Just like in many other countries, living costs have gone up in Canada, including the prices of groceries. Buying reasonably priced groceries is essential for people to live comfortably in Canada. This is especially true for newcomers and their families, as they need to buy things they use every day.
Because the cost of living is increasing in Canada, this article will talk about three ways to help everyone, especially those new to Canada, spend less money when shopping for groceries.
These ways are meant to help people make more intelligent choices while shopping for groceries, making it easier to manage their money, especially for those just starting their new life in Canada.
Opting for Bulk Purchases
Numerous Canadian grocery stores present special discounts when customers buy a larger quantity of a specific item. To illustrate, while one thing like a sports drink might cost $3.00, the store could offer a 3-for-$7 deal.
This implies that purchasing three bottles/cans of the sports drink costs $2.30 instead of the regular $3.00. This approach can serve as an excellent means to economize while grocery shopping, particularly if you’re shopping for a big household or items you can store for later use (like toilet paper or canned goods).
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Price matching means that if you find a product sold for less at another store, you can show that to the store you’re in, and they will lower their price for you. This can be for things like bananas or toilet paper.
Stores with price match policies will change the price of that item so you can get it for a cheaper price.
Remember that different stores have different rules for price matching to ensure you get the best deal.
Not all Canadian grocery stores have price-match policies. However, these six big grocery stores in the country do have such policies:
- No Frills
- Real Canadian Superstore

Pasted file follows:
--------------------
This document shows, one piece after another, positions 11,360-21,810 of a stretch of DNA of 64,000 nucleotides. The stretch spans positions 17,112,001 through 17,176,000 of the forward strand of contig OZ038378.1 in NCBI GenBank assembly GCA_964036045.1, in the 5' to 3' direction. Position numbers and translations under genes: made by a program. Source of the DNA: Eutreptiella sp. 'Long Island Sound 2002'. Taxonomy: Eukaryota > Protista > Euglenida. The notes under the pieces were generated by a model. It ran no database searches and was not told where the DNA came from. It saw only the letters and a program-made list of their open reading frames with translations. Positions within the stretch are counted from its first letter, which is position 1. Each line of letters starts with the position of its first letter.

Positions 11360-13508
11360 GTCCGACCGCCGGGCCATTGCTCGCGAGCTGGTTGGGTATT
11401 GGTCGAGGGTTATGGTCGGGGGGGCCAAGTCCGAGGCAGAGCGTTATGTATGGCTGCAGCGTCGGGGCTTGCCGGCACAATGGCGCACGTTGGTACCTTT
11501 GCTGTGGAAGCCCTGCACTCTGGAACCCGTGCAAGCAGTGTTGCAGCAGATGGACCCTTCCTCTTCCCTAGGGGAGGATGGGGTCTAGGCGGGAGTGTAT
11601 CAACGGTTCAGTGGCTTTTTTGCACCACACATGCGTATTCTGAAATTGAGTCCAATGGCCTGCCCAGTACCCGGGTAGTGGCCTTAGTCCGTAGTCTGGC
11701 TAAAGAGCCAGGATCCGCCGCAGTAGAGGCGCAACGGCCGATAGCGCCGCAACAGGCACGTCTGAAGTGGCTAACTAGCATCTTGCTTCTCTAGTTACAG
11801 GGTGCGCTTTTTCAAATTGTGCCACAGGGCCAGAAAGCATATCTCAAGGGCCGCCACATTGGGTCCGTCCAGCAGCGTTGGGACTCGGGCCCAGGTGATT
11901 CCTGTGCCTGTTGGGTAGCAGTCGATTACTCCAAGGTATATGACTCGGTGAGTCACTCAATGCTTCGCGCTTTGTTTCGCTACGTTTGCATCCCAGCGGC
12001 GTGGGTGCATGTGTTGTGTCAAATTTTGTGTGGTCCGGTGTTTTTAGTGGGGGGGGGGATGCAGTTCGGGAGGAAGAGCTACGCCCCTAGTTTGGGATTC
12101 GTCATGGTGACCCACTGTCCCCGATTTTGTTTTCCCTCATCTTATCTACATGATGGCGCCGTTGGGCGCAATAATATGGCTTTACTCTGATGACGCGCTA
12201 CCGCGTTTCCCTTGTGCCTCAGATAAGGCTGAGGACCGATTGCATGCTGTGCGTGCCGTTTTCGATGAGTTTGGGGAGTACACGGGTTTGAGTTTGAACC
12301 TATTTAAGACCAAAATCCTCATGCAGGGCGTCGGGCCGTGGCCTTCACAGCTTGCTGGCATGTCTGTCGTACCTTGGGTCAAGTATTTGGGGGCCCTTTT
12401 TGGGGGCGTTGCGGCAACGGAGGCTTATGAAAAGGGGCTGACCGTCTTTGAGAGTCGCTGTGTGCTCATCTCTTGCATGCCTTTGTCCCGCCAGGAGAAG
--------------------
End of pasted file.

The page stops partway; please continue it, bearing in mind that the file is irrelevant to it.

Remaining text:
- Giant Tiger
Coupons are a popular method to cut costs when shopping for groceries. Canadians can save money using email, phone apps, newspapers, or mail coupons. These coupons, provided by the stores, offer savings for various products.
Coupons usually provide discounts ranging from 50 cents to a few dollars on individual items. If used wisely, these savings can accumulate and significantly reduce expenses, which can be especially helpful for newcomers.
Coping with Rising Living Costs as a Newcomer in Canada
The method described above is just one approach for new Canadians to manage Canada’s increasing cost of living.
Alongside tips like the one mentioned earlier, the Canadian government’s federal and provincial levels offer various avenues for addressing the rising living expenses across the country.
On a federal scale, Canadians can access support such as:
- Goods and Services (GST) Tax Credit, aiding around 11 million low-to-moderate income Canadians
- Canada Workers Benefit (CWB), supplementing the earnings of Canada’s lowest-paid employees
- Canada Dental Benefit, facilitating affordable dental care for kids under 12 through tax-free payments
At the provincial level, multiple regions within Canada also provide comparable benefits for their residents. Examples encompass:
- Ontario Child Benefit
- Affordable Housing Programs in Alberta
- British Columbia Early Childhood Tax Benefit
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